I mentioned three different parts to this storm. The first is the primary low moving into the Ohio Valley Saturday morning. The second is the secondary storm that forms along the mid-Atlantic coast then bypasses Cape Cod early Sunday. There is a third feature, and if you look back at the two images above, you can see it farther northwest over the upper Great Lakes. Here's what that looks like at 500mb Sunday morning, based on the NAM model projections:
That may be overdone in the grand scheme of things, but the impact of the upper-level low is to help drive more arctic air across the Midwest into the Great Lakes Saturday night into Sunday, more or less guiding the primary storm out east of Nantucket. It will cause some generally light snows across parts of the Midwest into the Great Lakes Saturday and Saturday night, that will degenerate into lake-effect snow later Saturday night and Sunday.
When you put all of this together, it will be a snowstorm but not necessarily a debilitating one and certainly not destructive or crippling in any way. Here's the latest thinking from AccuWeather.com for the whole event, looking first at the western half of it, if you will:
And look at the eastern side of things:
The main concern is that parts of central and even interior southern New England could get 6 to as much as 12 inches of snow by the time the bulk of the storm is over by midday Sunday (save for Down East Maine). If there's less warming across southern New England, then those areas could wind up with more snow.
Behind the storm, it's cold again, though not quite so bitter this go round. Colder air may be waiting in the wings for midweek.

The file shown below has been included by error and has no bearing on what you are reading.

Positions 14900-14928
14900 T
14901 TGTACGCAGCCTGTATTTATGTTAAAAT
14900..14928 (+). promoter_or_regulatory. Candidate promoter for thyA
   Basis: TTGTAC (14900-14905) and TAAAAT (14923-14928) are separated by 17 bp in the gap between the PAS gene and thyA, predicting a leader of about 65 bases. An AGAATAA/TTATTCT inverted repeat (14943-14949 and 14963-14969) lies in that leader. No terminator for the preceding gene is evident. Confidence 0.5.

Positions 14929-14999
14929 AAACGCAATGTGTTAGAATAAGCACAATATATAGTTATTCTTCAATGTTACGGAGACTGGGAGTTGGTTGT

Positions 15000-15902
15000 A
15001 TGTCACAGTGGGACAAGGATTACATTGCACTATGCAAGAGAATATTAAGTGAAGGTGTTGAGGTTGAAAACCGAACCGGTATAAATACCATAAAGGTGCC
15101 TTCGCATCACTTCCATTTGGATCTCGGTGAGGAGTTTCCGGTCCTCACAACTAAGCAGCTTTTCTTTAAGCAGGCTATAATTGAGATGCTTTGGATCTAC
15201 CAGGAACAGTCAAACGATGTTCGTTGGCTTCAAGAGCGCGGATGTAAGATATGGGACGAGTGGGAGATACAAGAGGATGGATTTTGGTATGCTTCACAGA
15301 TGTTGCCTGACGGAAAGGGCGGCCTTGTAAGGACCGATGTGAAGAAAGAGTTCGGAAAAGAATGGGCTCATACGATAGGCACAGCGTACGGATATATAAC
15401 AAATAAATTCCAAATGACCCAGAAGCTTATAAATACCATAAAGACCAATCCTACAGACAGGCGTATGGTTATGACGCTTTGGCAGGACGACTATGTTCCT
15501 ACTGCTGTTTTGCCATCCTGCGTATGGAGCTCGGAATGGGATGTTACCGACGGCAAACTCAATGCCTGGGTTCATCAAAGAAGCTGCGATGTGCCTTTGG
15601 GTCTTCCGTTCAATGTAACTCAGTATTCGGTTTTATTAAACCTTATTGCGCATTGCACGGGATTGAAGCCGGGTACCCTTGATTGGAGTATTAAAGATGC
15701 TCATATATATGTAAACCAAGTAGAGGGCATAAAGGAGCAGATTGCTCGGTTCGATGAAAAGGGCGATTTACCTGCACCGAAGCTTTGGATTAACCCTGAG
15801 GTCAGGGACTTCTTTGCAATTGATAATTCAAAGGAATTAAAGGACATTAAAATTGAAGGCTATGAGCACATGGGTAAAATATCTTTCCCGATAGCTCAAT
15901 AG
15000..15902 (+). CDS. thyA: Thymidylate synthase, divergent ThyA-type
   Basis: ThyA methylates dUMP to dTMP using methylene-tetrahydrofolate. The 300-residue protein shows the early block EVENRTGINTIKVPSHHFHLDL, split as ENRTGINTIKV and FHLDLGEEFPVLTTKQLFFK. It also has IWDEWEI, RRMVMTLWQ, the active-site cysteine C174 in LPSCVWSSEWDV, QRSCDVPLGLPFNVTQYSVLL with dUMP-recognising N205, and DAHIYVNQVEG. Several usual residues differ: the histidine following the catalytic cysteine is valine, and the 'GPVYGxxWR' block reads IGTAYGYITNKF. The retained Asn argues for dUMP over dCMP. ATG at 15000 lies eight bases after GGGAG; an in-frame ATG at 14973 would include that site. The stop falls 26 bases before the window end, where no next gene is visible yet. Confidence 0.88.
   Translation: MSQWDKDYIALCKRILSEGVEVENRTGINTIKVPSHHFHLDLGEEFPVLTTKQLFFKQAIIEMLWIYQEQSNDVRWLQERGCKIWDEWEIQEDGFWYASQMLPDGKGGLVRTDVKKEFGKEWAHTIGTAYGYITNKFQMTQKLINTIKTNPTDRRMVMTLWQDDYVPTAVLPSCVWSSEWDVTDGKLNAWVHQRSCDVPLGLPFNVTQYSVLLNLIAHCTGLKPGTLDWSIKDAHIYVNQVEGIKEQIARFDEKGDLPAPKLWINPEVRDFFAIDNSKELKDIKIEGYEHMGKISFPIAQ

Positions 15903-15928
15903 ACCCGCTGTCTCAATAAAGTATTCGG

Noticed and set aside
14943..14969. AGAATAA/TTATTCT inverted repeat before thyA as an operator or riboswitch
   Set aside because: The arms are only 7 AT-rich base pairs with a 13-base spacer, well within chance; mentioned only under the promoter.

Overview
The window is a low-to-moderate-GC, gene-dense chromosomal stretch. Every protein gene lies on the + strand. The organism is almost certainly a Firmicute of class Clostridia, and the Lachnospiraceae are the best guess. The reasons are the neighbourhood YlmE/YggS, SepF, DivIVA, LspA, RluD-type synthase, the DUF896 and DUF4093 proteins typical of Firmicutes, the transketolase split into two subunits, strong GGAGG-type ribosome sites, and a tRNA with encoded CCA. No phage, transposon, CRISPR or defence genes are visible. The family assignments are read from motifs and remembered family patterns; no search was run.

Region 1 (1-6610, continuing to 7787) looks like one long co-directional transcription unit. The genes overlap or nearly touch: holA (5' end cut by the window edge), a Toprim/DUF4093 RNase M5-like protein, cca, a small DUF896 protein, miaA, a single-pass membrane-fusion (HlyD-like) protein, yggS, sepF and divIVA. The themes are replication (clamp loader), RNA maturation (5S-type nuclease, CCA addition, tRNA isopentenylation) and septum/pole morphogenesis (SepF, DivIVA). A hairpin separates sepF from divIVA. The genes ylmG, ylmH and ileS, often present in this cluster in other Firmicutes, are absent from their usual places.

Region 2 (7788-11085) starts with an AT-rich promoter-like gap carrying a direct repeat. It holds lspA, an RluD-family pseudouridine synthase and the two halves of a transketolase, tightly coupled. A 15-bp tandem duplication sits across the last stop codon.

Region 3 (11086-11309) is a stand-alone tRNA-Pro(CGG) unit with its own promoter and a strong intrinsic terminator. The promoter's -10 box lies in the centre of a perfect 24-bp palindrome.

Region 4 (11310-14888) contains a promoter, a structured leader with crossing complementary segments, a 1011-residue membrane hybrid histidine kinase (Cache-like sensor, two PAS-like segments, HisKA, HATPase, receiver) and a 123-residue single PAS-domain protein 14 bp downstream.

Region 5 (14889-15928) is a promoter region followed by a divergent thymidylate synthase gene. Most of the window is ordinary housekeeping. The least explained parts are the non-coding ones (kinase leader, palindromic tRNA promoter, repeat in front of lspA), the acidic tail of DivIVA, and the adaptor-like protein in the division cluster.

Summer has ended astronomically, but from a meteorological standpoint, there's plenty more warm weather heading into October from the Plains to the East.
Two strong cold fronts will charge across the country in the next week, eventually taking out the current hot and humid air mass from the Plains to the East Coast.
Over the next three days, hot and humid air will expand across the Mississippi Valley all the way to the East Coast. This will be followed by even more heat and humidity leading into the weekend.
Hermine will head across the Florida Panhandle late tonight, then cut across the coastal Carolinas and become a headache for the mid-Atlantic and southern New England over the Labor Day weekend. It will be followed by a heat wave later next week.
The heat and humidity will be erased from much of the East later this week, but warmth will spread from the Plains eastward over the weekend. The tropics could still play an important role in the weather along the Eastern Seaboard this weekend.
A dominant ridge will keep it hot from the Ohio Valley to the East into next week, while the disturbance north of Cuba is slow to develop as it approaches the southeastern Gulf of Mexico.